Over the last two years, I have noticed a disturbing trend of internecine conflict within the Catholic apologetics community. We Catholic apologists are a contentious lot and we enjoy a good argument. Now, though, instead of arguing with the critics of our faith, we are starting to argue amongst ourselves. In many cases the issues at stake have been political or personal and have had little to do - if at all - with Catholicism or its defense against its detractors. In fact, the rhetoric has gotten so out of hand that we are now attacking each other's reputations and integrity.
Enough is enough.
My friend Dave Armstrong has been one of those who has been put under pressure and he felt the need to respond in kind on his blog. Dave has been doing Catholic apologetics for 25 years [correction: Catholic apologetics for 15 years, and Protestant / general Christian apologetics for another ten before that] and has published articles in the Catholic Answers' magazine This Rock along with several books on apologetics. He also maintains a comprehensive apologetics website that is one of the great resources that is available to Catholic defenders of the faith. I have used his site quite often and I have found it an indispensable tool.
The tone of Dave's response concerned me and so I wrote to him. He showed me that he was responding in like manner to those who had attacked him. After some discussion, Dave agreed to unilaterally remove the response from his blog. We agreed that the continued in-fighting was undermining the credibility of Catholic apologists and giving aid and comfort to the enemies of the Catholic faith. Furthermore, as disciples of Jesus Christ, we should be willing to suffer persecution for the sake of the Gospel and seek reconciliation instead of escalation of the conflict.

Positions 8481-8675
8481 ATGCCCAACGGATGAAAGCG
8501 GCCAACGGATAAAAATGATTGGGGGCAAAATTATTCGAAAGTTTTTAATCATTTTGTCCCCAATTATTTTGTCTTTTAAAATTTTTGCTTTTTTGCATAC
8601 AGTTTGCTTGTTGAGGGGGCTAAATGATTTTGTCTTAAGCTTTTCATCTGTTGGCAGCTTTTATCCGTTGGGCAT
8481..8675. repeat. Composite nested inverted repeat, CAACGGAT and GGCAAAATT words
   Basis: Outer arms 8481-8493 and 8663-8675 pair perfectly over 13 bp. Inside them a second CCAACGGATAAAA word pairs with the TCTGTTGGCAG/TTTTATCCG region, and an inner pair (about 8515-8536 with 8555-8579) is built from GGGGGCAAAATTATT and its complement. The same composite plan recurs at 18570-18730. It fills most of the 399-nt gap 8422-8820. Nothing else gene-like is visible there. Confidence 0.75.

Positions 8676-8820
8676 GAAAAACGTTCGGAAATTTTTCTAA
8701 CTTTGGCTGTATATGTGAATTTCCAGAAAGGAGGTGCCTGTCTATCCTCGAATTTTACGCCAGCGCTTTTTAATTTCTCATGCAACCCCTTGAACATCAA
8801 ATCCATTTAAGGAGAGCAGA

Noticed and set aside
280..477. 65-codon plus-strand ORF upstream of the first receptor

It was in this spirit that I asked Dave to allow me to publish this note on his site calling upon all Catholic apologists to cease and desist with ad hominem attacks. It is entirely legitimate for us to air differences of opinion amongst ourselves and in some cases to discuss issues in the public forum for the good of the Church. But once we have made our views known and discussed them frankly, we should have the grace and courage to reconcile when we can or agree to disagree and move on. There is no justification for continuing the disagreement beyond the issues to make accusations concerning the integrity or motivation of one's opponents.
I am calling upon the members of the Catholic apologetics community to examine themselves and seek the advice of their spiritual directors. It is not sufficient to consider oneself to be "in the right." We must also seek to do what is charitable and what will best serve the mission of the Catholic Church. We must seek the greatest good overall even if it means sacrificing any putative rights or claims with regard to our our own dignity.
I respect the need at times to take a principled stand and I am not asking that we apologists stop doing this. Rather, I am asking that we practice fraternal correction when necessary in the spirit of the Gospel and that we stick to the issues. When we may disagree amongst ourselves, we should do so in a spirit of mutual respect. None of us has the right to set the moral or academic standards for other people. We should all seek to conduct ourselves in a Christian fashion regardless of the way that others may act. Our Lord and Savior advised us to the turn the other cheek and we need to take him seriously.
For my part, I want to apologize to any of our community that may have been offended by comments I have made in the recent past. I have the utmost respect for the members of this informal community: all of whom perform an irreplaceable service to Christ and His Church. I thank Dave for his response to my concerns and for letting me use his site to publish my views. As always, Catholic apologists remain in my prayers. God bless and keep you all.
Art Sippo MD